Go- to guide for 2012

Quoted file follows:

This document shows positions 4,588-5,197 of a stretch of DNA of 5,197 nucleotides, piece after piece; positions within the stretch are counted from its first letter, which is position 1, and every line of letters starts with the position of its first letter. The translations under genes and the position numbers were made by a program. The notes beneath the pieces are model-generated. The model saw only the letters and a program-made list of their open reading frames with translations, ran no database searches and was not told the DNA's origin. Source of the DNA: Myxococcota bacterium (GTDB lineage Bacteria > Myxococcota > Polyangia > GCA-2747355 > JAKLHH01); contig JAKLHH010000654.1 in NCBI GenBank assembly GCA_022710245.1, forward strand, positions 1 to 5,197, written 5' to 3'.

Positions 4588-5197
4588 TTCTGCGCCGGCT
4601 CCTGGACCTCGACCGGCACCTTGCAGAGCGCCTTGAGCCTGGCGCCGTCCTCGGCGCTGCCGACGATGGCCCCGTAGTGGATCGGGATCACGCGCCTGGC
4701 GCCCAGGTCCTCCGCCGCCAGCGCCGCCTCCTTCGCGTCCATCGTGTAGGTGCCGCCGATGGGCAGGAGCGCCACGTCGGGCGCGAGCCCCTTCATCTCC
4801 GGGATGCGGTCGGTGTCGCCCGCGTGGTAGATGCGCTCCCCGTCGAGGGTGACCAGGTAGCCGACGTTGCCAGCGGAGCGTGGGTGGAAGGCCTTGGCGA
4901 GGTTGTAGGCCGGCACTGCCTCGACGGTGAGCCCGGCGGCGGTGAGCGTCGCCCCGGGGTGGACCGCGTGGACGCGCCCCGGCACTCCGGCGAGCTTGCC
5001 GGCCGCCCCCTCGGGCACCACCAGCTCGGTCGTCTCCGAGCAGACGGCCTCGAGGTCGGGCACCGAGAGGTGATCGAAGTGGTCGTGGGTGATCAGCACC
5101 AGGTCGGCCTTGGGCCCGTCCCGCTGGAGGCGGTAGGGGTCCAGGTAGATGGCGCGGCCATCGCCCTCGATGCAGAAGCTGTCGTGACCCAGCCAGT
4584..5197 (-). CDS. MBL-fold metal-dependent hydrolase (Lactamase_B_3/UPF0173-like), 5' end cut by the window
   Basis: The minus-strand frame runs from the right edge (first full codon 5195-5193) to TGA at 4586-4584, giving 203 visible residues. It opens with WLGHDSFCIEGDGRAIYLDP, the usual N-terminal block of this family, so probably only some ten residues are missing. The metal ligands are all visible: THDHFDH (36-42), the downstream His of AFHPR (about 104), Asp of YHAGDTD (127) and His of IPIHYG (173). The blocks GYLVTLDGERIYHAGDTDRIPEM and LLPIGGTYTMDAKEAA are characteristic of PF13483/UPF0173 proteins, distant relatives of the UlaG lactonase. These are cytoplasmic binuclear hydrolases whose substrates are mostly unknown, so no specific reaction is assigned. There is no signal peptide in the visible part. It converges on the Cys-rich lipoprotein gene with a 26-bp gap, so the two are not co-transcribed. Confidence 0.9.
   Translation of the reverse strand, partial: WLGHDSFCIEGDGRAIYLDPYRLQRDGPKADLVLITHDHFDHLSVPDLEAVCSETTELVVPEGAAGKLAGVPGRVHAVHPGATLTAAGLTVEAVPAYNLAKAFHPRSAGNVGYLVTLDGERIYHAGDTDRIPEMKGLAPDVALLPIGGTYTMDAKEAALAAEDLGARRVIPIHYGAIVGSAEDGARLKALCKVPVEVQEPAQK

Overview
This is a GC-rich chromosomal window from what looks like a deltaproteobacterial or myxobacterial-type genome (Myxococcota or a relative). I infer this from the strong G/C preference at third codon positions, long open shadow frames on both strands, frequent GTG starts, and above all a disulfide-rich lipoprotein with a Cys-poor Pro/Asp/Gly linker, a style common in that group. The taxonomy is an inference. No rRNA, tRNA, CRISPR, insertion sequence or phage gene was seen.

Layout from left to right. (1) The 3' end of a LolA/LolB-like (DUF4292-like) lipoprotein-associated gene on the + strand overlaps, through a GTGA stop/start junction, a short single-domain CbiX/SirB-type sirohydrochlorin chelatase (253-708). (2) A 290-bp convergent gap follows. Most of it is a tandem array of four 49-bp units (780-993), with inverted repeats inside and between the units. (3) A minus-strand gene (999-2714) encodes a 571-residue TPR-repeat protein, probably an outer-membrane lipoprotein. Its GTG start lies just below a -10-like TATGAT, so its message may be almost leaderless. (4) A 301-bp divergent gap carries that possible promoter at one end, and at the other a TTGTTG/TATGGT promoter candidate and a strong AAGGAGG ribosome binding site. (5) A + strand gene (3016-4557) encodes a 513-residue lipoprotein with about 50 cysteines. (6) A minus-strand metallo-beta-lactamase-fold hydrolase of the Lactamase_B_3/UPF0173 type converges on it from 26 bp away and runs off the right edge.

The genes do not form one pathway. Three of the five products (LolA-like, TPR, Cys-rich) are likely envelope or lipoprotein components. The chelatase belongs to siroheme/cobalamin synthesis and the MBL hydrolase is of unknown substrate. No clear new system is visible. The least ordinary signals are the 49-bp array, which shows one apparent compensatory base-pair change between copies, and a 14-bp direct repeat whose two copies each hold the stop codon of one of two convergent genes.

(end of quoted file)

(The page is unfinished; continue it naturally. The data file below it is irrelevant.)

WITH a new year comes a crop of new shows – some sparkling and new, some lovingly made- over versions of old favourites, some imported from faraway lands and some made here in Australia. Here’s just a handful of what’s on offer from the free- to- air networks and pay- TV stations in the next 12 months. BEACONSFIELD ( WIN) The 2006 mine collapse at Beaconsfield, which killed one man and left two others stranded a kilometre underground, had the entire nation praying for a miracle, one that happened when Tassie miners Brant Webb and Todd Russell were rescued after a fortnight trapped under tonnes of unstable rock. This telemovie documents the efforts to save the two men and the courage of Webb and Russell ( played by a perfectly cast Shane Jacobson and Lachy Hulme respectively) as they faced overwhelming odds. CONSPIRACY 365 ( FMC pay- TV) Gabrielle Lord’s best- selling series of young- adult adventure novels comes to the screen in this big- budget, action- packed 13- part series that thrusts its young hero Cal Ormond ( Harrison Gilbertson) into a sinister plot where the stakes are high and no one can be trusted. GOOD CHRISTIAN BITCHES/ G. C. B. ( Southern Cross) With Desperate Housewives soon calling it a day, the stage is set for another saga of backstabbing, bitching and bad behaviour among the well- to- do women of suburbia. This US comedy- drama about a divorced mother of two who returns to her hometown to find her holier- than- thou high- school frenemies ruling the roost may have the right stuff. HOMELAND ( TDT) We have an early frontrunner for the best series of the year. This intense, intelligent drama is about a CIA agent ( Claire Danes) who suspects a US Marine ( Damian Lewis) of being a terrorist. It works brilliantly as both a white- knuckle thriller and an emotional powerhouse. Danes, Lewis and Mandy Patinkin should probably start making room on their shelves for awards. MISS FISHER’S MURDER MYSTERIES ( ABC) The ABC has gone a little crime- crazy this year. And this adaptation of crime author Kerry Greenwood’s well- loved mysteries, featuring The Slap ’ s Essie Davis as Phryne Fisher, an aristocratic private eye in the roaring ’ 20s, certainly fits right in, although the mood looks to be sly and smart rather than grim and gritty. SPORTSFEVER! ( Southern Cross) The soccer- loving trio of Santo Cilauro, Ed Kavalee and Sam Pang were a big hit when they discussed the 2010 World Cup for SBS, so it was only time before a commercial network snapped them up. These are three funny gents working with a proven formula. THE STRAITS ( ABC) When I visited the set of this 10- part crime drama, I was given a detailed rundown of the series’ complete storyline. By the time I reached the events of episode five, I tossed it away because it was so gripping I didn’t want to spoil the ending when I watched the finished product. Based on the first few episodes I’ve seen of this Godfather- style tale of a Queensland clan of smugglers fighting their enemies and themselves, the energy, excitement and danger have definitely made it to the screen. THE VOICE ( WIN) Nine’s take on the popular US singing competition is hoping to lure those viewers hooked on the likes of Australia’s Got Talent and The X Factor. Hopefully the presence of Keith Urban, Delta Goodrem, Seal and Joel Madden will do the trick. THE WALKING DEAD ( FX pay- TV) One of the flagship shows of new pay- TV station FX, this gory drama about a rag- tag bunch of survivors trying to find something worth living for in a world overrun by hungry, hostile zombies is tough going for the sensitive and squeamish but it’s also unexpectedly moving. Be warned: it may not be ideal dinner- time viewing. YOUNG TALENT TIME ( TDT) Brace yourself for a few reboots including Big Brother on WIN. One of the biggest gambles might be a new take on this old favourite, which featured a cast of precocious performers doing highenergy covers of the hits of the day. Will a generation of young talent win over audiences the same way? Stay tuned.